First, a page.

Life can be hard and confusing and when you're trying to get this life thing down people come along that you want to get to know which can make things even trickier. I found this article today, The Confusing and Horrible Rise of the Several-Night Stand and part of me felt defensive and part of me felt a little depressed. My biggest frustration though is that the internet seems to have forced us into labeling things to the point of picking them apart so much we forget how to be present, how to enjoy the moment and how to build unrealistic or unfair expectations because we're on the defense all the time. I mean, is any of this even new? Or are people just coming up with new terms or buzz words to get more clicks? Read the article and let me know what stands out to you most if you wish. Read on if you want a summary based on my experience and opinion.
Let's begin by saying the word "horrible" is used to shock you into reading the article (it worked for me) but the point of it all is communication. I can only truly speak for women since I have the most experience as a woman but if a woman can communicate well these arrangements don't have to be horrible. Sometimes two people are not in the position to commit to a full-blown relationship, or to be even more frank, they are interested in someone but don't quite feel they are ready to commit to that person yet (or maybe ever). If the conversation is being had and both people know where they stand and if they agree to discuss any feelings as they change (because odds are they will) then this doesn't have to be horrible or confusing.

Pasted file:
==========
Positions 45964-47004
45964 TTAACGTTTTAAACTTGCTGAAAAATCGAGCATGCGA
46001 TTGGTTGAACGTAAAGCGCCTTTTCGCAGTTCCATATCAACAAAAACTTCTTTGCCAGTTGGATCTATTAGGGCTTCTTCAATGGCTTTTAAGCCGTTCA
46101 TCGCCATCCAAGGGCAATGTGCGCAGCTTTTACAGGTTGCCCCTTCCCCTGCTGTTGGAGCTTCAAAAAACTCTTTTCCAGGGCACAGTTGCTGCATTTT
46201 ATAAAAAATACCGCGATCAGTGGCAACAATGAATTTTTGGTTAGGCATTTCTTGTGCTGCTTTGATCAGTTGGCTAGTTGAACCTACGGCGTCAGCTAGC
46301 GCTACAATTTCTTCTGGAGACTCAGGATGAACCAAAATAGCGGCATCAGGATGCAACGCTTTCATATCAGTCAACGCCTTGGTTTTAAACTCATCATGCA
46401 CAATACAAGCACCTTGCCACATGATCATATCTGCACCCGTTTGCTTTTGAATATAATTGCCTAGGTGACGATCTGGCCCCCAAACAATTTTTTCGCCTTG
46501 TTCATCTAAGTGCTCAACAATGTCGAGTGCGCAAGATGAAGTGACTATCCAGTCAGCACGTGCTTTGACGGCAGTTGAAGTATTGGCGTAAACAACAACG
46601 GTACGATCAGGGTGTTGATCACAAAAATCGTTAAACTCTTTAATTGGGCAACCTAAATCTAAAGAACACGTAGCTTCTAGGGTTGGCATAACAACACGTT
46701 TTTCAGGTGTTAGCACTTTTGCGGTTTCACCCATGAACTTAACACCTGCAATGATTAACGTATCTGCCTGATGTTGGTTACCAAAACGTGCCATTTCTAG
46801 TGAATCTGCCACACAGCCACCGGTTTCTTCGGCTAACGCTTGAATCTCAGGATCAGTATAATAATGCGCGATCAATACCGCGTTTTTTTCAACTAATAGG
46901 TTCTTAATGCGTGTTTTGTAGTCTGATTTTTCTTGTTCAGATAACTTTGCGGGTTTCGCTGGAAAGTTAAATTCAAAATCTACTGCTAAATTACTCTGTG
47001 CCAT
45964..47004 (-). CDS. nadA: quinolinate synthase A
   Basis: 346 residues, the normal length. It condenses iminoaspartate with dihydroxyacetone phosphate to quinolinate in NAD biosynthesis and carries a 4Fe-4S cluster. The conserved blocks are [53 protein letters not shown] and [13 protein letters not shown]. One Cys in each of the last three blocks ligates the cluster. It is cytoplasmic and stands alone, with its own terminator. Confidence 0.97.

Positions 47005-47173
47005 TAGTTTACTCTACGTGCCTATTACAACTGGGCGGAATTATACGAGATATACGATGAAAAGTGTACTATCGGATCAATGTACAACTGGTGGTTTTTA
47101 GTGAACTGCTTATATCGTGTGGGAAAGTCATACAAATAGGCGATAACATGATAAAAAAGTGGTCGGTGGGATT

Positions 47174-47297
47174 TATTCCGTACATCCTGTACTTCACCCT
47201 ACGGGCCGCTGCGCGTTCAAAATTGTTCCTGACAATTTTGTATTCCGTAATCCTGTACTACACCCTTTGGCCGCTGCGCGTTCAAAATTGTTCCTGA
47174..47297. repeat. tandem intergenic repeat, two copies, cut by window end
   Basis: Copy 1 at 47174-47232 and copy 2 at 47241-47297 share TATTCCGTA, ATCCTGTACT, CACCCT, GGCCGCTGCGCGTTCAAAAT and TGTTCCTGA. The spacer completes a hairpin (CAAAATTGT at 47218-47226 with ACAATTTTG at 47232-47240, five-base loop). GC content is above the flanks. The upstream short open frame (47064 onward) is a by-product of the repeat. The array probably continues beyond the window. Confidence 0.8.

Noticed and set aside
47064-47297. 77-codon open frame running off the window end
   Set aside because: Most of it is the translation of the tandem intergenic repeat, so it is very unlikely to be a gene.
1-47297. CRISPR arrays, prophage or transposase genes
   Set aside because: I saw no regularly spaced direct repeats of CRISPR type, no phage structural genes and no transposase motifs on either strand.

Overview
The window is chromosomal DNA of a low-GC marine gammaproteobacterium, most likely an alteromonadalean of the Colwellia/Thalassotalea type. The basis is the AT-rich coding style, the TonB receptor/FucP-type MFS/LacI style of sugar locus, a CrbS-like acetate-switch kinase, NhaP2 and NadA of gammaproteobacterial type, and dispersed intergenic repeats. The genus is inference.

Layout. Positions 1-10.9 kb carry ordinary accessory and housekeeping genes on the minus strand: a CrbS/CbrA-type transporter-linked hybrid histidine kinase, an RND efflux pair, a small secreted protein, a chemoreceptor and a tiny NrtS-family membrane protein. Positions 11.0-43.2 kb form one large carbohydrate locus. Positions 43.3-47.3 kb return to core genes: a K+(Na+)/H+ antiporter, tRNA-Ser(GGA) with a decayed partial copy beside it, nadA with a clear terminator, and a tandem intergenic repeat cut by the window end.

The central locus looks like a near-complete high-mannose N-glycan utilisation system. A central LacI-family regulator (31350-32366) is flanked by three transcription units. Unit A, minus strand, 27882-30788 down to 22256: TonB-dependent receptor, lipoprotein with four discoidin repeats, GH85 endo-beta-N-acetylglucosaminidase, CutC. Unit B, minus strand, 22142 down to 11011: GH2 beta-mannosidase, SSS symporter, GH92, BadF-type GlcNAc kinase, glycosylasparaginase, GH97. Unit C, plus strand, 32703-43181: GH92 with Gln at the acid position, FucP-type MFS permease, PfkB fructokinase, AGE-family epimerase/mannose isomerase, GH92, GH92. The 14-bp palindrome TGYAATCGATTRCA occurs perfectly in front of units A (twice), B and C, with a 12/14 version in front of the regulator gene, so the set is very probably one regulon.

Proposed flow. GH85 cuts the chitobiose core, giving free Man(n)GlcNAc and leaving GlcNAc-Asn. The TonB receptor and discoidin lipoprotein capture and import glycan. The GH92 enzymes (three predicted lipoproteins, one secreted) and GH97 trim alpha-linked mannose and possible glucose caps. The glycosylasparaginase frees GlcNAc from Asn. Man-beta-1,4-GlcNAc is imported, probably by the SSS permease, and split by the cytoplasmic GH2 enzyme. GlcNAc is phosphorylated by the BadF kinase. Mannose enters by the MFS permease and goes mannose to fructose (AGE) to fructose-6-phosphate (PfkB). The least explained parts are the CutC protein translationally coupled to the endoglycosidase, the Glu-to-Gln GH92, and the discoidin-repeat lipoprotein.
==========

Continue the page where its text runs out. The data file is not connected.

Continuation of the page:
If one of the parties does not feel comfortable with the potential of changing feelings or future conversations about the relationship (good or bad) then it's best to back away slowly and disengage to avoid future frustration. If you continue you are already basing your decisions on a fantasy, often the hope that the other person will become so enamored with you they will all of a sudden decide to communicate with you or always feel the way you want them to - a recipe for disaster.
The question you can ask before starting a "several-night stand" relationship needs to be:
Do you and the other person consider this as dating with the potential of growing into something more? Or not? If so, discuss what forms of intimacy are most important to you as you get to know one another so one person doesn't over-think not getting a 'goodnight' or 'good morning' text or any other possible faux-pas. Also, agree that if one of you begins to feel their feelings deepen they will bring it up and discuss any natural changes to the relationship at that time. Or, if one person begins to lose interest and doesn't want to hurt the other person then there will be no "ghosting" but they will be clear that they don't want any deeper attachment to grow. If feelings begin to deepen for either of you and you want to progress the relationship then it's time to have the "exclusivity" talk. This is not a topic that should be assumed by either party.